In other instances, renters insurance companies may pay you a flat amount as outlined in your policy. It’s a good rule of thumb to speak with your insurance provider to learn more about how they calculate your benefit amount.

What does loss of use coverage not cover?

Insurance companies will help you pay for most of the expenses related to your temporary living situation. However, loss of use coverage doesn’t cover everything. Most notably, you can’t take advantage of loss of use coverage unless your home is damaged by a covered peril.

For example, damage caused by flooding or an earthquake isn’t covered by home insurance. Therefore, loss of use coverage wouldn’t apply if your home was severely damaged by either event. Loss of use coverage also can’t be used for things like elective renovations or general maintenance.

Most insurance companies have a list of excluded expenses. If you have to file a claim, make sure you know what those exclusions are. That way, you aren’t spending money on an expense only to find out later they won’t cover it.

How to get reimbursed for additional living expenses

If you have to use your additional living expense coverage, save receipts for all essential expenses such as your rent or hotel bill, moving expenses, restaurant receipts and pet boarding fees. This will help your insurance company calculate reimbursement expenses. And by having these receipts available, it could expedite the claims process.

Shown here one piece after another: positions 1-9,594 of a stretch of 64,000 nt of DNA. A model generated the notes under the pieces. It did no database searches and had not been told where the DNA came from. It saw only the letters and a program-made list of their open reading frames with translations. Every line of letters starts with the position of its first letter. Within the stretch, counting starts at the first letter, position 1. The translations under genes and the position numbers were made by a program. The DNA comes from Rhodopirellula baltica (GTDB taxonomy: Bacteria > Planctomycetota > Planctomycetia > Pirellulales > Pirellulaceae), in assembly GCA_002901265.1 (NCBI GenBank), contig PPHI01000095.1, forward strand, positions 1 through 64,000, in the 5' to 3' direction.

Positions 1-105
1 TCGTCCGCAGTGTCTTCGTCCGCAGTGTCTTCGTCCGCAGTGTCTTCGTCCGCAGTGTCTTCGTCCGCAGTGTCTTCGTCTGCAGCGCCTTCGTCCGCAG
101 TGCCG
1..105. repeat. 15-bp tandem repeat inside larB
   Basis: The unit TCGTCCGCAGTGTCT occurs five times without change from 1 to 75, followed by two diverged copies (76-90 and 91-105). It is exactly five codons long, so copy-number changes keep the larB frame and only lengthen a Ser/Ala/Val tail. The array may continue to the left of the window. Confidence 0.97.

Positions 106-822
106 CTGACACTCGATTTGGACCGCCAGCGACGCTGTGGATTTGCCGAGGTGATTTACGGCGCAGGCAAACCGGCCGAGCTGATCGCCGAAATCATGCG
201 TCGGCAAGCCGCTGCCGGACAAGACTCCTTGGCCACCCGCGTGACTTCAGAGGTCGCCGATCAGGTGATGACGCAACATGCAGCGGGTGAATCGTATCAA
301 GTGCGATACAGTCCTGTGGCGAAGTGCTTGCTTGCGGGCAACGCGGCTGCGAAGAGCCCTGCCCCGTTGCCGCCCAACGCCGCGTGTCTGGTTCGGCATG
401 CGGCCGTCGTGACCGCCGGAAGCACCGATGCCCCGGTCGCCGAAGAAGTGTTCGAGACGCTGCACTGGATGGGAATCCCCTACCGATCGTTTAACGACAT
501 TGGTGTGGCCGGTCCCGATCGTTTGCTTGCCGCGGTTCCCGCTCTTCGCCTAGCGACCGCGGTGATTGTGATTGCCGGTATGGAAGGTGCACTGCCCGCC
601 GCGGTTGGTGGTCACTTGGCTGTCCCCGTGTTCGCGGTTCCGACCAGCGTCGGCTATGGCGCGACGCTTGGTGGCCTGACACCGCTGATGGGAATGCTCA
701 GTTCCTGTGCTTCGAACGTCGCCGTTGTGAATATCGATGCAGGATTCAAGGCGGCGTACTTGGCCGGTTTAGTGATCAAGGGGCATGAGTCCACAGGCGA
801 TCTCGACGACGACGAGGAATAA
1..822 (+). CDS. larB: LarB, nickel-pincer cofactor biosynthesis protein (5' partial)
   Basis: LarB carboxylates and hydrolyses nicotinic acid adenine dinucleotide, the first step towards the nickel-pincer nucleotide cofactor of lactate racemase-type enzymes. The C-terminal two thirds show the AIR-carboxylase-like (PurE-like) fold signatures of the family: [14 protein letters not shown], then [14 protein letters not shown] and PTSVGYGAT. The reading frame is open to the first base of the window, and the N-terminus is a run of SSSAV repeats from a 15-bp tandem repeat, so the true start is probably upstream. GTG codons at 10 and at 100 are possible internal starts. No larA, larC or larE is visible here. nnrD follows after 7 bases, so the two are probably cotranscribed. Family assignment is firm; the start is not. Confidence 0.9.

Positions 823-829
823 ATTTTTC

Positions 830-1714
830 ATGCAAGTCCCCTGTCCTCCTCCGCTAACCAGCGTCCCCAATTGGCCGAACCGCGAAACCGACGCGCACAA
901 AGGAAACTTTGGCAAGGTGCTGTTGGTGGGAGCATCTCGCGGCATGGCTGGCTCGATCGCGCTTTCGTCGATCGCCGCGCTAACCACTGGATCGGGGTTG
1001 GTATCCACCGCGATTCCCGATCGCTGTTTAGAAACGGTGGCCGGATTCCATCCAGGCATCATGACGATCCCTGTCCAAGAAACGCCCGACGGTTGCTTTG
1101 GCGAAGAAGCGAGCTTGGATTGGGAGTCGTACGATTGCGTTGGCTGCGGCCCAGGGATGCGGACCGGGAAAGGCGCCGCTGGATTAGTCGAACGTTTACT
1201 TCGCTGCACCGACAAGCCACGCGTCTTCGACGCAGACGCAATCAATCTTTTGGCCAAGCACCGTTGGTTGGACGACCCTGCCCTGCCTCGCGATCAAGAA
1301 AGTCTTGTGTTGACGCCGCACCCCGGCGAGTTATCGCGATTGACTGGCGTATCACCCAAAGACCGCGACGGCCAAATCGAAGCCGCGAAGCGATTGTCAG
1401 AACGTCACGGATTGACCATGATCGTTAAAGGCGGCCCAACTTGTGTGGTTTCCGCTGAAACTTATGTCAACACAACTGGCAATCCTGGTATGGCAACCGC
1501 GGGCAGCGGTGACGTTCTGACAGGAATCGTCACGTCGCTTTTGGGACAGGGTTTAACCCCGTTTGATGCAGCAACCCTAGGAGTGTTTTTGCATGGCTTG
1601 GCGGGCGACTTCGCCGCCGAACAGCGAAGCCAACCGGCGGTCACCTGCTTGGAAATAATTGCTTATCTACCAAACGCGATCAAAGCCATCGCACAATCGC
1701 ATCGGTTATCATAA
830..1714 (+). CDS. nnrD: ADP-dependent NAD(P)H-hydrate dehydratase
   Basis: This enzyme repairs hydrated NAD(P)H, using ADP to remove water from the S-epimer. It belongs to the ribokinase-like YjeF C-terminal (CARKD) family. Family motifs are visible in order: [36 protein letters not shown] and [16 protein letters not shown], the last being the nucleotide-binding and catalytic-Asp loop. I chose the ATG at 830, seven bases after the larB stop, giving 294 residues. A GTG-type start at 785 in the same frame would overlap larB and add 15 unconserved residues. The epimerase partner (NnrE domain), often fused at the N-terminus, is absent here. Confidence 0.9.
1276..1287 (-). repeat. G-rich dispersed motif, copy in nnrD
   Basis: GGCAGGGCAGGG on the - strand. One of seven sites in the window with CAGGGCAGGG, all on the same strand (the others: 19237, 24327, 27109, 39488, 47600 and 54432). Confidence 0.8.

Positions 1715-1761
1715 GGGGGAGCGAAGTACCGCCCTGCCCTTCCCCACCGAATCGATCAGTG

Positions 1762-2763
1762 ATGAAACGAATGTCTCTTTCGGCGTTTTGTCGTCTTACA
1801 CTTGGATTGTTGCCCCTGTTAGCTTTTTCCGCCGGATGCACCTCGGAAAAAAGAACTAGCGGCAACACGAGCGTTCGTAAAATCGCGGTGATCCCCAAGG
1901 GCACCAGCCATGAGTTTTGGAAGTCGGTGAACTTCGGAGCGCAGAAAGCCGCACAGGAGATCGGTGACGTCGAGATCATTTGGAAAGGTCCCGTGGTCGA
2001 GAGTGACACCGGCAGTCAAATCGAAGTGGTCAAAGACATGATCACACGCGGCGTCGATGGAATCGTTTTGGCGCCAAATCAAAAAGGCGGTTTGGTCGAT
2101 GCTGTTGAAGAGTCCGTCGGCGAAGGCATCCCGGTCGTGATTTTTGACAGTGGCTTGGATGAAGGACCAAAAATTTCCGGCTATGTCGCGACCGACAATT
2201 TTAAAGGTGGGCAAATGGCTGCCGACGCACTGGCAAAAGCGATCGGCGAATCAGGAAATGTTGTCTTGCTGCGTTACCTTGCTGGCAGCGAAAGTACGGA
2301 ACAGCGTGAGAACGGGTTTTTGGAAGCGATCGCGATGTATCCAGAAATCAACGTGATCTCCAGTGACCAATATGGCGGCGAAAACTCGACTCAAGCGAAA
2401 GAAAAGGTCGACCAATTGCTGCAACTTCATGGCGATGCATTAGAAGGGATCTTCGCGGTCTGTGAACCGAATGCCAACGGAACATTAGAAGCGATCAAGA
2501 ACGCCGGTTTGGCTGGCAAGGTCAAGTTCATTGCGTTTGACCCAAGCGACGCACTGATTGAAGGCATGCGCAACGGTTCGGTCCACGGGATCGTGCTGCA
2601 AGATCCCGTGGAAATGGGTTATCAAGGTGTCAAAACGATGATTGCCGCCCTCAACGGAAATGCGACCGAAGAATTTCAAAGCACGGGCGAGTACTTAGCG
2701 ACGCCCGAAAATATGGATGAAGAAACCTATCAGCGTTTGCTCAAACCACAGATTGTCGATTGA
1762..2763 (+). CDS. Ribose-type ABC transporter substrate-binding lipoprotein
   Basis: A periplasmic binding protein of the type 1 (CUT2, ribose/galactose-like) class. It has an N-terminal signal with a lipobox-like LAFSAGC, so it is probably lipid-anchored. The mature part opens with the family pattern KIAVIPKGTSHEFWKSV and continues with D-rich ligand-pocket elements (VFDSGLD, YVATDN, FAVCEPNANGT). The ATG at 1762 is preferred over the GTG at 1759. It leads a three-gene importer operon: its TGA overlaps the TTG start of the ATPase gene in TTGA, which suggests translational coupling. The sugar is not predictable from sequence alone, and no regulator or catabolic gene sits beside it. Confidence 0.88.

Tips on filing a claim

Many insurance companies allow you to file a claim online. It’s quick, secure and convenient. It also allows you to provide any supporting documentation you might need such as receipts and pictures.

When you file a claim, ask your insurance company about its claims process. Find out how long it usually takes to process, approve and reimburse your claim.

Pay attention to any documentation the insurance company requires, and make a checklist of every step so you don’t miss anything important. If you forget a step or don’t provide all the required information, your claim could be delayed.

Frequently asked questions

How much is loss of use coverage?

Loss of use coverage is included in every home insurance policy, and the cost is already factored into your home insurance premium. Unfortunately, you can’t drop loss of use coverage to lower your rate.

Is loss of use covered by homeowners insurance?

Yes, loss of use coverage is automatically included in every homeowners insurance policy, with the exception of HO-1 insurance. In order to use your loss of use coverage, your home must be damaged by a covered peril. If your claim gets denied, you can’t take advantage of loss of use.

Do you pay a deductible on loss of use insurance?

No, you don’t pay a deductible for loss of use insurance. The full cost of your living expenses will be reimbursed up to your policy’s limit, and you don’t have to pay anything out-of-pocket.

Written by
Elizabeth Rivelli
Insurance Contributor
Elizabeth has two years of experience writing for insurance domains such as Bankrate.com, The Simple Dollar, Coverage.com and NextAdvisor, among others. In addition to auto insurance, Elizabeth regularly writes about home insurance, renters insurance and life insurance. She also covers industry trends and general insurance education.